Tell it to the state ombuds

Whew. We can all rest (gender neutrally) easy, since the state is in the final stages of scouring our laws and statutes of language that can be construed as discriminatory.

On Monday, Gov. Jay Inslee signed the last installment of a six-year effort to make language in the state’s copious laws gender neutral, the Associated Press reported. In 2007, Sen. Jeannie Kohl-Welles introduced her first bill to replace terms such as “firemen” and “policemen” and directed the state code reviser’s office to fully update the rest of the code.

Earlier changes, which are easy to understand, include such gender neutral descriptors as “firefighters,” “clergy” and “police officers.”

Monday’s bill, however, brings us a changes like “ombuds” and “security guards” to replace “ombudsman” and “watchmen,” AP reported.

“It brings us to modern times, to contemporary times,” Kohl-Welles said.

Yes, if by modern times she means all words must be truncated enough to text or Tweet. (Or sound like an acronym or personalized license plate — OMBUDS.)

Ombuds? That sounds like a fine mantra for meditation. Or perhaps the title of the state’s new marijuana bureaucrat. But it is not acceptable substitute for “ombudsman,” which most people understand to mean a representative — whether of the government, a newspaper, or other institution — to handle citizen complaints or questions.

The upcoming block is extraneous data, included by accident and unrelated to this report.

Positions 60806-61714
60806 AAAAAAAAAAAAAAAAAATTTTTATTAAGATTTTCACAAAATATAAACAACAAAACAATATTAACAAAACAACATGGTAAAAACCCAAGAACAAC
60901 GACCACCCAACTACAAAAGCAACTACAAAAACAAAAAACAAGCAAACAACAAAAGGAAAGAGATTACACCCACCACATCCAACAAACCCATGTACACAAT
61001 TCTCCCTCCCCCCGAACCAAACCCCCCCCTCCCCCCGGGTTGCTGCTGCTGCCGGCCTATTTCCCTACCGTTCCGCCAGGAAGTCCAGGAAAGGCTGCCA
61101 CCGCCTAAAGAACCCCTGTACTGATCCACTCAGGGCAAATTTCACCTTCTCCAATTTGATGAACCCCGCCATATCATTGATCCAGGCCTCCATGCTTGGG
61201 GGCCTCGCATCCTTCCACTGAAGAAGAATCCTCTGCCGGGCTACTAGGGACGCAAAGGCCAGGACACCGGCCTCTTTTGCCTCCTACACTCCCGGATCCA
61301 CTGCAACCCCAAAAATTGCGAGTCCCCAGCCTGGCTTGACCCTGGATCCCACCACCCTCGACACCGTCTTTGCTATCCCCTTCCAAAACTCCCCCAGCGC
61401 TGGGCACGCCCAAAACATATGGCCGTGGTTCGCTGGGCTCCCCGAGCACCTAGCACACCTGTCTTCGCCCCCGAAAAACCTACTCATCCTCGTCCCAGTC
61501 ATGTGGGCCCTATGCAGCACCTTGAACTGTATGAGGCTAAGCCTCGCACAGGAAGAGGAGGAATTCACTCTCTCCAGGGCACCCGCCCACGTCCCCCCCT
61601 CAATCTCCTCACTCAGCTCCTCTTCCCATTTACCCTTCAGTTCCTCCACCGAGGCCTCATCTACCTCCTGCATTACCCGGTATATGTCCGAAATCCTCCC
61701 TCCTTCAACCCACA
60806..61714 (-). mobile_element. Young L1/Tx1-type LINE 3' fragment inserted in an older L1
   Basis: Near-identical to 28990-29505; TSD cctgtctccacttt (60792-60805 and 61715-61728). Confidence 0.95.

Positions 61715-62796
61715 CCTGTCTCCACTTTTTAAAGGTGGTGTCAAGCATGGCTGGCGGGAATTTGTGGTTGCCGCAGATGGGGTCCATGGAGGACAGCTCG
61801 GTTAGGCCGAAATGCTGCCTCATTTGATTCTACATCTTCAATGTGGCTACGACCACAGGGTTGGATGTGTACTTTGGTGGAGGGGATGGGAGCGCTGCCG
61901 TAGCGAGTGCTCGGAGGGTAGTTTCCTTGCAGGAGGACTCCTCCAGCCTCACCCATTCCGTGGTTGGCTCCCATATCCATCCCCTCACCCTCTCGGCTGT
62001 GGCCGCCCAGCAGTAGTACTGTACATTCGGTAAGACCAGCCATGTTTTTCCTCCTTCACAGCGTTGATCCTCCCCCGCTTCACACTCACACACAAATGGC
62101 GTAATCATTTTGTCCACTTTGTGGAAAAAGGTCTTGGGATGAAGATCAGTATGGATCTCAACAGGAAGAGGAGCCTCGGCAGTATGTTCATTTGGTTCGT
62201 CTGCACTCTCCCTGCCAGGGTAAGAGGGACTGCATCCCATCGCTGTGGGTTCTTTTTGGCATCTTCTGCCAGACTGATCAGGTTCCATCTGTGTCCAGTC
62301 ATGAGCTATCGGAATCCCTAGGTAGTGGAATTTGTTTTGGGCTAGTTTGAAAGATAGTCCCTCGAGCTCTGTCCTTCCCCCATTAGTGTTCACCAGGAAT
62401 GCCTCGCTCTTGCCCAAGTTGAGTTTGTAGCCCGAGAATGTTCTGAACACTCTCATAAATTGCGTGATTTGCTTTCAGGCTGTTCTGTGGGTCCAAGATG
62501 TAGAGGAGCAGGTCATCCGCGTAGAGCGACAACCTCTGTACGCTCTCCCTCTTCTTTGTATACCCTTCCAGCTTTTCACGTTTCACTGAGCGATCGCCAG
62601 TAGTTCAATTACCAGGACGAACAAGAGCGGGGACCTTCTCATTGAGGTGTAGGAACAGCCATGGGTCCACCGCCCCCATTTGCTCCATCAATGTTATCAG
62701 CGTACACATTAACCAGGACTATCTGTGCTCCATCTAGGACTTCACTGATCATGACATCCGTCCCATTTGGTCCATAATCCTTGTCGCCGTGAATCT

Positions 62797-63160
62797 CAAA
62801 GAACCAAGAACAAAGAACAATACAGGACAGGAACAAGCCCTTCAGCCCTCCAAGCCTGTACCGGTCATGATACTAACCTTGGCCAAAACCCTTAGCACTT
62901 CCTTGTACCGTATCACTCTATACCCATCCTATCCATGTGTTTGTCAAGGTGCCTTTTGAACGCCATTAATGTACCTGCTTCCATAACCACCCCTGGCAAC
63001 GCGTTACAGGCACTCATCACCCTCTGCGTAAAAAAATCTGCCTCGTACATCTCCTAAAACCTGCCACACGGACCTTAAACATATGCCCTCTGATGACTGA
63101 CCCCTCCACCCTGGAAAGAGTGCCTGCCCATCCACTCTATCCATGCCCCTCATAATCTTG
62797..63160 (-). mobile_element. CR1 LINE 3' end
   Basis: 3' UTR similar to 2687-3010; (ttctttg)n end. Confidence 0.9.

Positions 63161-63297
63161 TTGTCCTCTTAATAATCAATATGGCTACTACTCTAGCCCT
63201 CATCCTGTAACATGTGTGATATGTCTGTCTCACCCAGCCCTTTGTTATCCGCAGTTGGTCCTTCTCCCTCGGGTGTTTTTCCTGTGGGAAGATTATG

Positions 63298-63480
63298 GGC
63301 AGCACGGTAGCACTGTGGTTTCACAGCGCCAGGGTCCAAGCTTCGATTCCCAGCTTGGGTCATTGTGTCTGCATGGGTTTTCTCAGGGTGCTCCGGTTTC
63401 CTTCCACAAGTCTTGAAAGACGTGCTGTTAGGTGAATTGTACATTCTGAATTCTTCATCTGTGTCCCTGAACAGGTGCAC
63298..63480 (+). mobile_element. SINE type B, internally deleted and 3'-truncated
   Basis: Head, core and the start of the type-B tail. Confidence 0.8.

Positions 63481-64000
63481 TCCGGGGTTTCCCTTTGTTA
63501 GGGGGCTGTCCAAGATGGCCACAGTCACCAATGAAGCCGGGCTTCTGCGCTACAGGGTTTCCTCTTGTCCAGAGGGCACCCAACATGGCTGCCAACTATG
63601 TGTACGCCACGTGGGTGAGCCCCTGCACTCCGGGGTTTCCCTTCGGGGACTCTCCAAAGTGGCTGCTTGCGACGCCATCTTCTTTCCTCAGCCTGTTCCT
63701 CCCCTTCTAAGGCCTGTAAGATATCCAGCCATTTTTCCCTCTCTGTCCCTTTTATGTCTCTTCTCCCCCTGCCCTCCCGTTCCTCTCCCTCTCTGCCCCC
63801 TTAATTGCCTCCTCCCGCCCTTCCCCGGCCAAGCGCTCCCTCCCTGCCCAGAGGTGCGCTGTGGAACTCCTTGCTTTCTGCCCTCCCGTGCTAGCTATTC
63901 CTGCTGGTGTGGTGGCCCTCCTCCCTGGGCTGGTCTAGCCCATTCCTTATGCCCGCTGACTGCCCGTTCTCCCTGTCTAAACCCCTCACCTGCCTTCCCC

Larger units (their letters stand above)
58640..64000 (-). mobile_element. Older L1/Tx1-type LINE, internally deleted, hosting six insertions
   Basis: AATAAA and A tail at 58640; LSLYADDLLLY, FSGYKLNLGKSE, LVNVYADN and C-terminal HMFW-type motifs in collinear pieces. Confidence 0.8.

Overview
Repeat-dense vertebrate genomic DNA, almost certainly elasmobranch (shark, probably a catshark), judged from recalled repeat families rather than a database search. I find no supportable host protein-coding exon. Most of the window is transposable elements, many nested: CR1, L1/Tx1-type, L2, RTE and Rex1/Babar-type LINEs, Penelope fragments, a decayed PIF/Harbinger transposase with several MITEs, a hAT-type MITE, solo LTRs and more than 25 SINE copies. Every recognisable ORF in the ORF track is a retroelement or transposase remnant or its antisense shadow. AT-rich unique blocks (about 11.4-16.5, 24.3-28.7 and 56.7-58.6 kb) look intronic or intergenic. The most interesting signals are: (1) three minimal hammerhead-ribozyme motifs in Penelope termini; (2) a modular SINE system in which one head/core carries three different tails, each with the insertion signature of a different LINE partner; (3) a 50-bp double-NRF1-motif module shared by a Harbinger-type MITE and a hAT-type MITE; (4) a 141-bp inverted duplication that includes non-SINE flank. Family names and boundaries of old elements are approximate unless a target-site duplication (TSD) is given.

By the way, how many ombudspeople does the state employ anyway? Can we ask one to investigate why we are changing words that are no longer in use?

For example, “security guards” now replaces “watchmen.” When was the last time anyone, the state or private business, actually advertised to hire a “watchman”? How many of our laws mention “watchmen” anyway? How much does it cost to rewrite old laws?

Also, the thing about declaring words discriminatory simply because of a prefix of suffix, is how do you know where to stop?

For example, laws citing “man’s past” will change to “humankind’s past.” “Mankind” and “humankind” were originally known as all-inclusive phrases meaning all people on Earth. But if “mankind” is wrong because of that “man,” doesn’t the word “human” have the same problem? (And “woman” for that matter.)

As we all know, language does matter. Words can hurt and harm. Or they can lift up. They can confer respect or invite derision. “Gender neutral” makes sense in the obvious cases. But now that we are past the obvious cases, let’s stop paying people to come up with stuff like “ombuds.”

Actions, of course, speak louder than words, and as long as the government doesn’t discriminate when advertising jobs or writing or interpreting law, must of us trust our state language is “gender neutral” enough.

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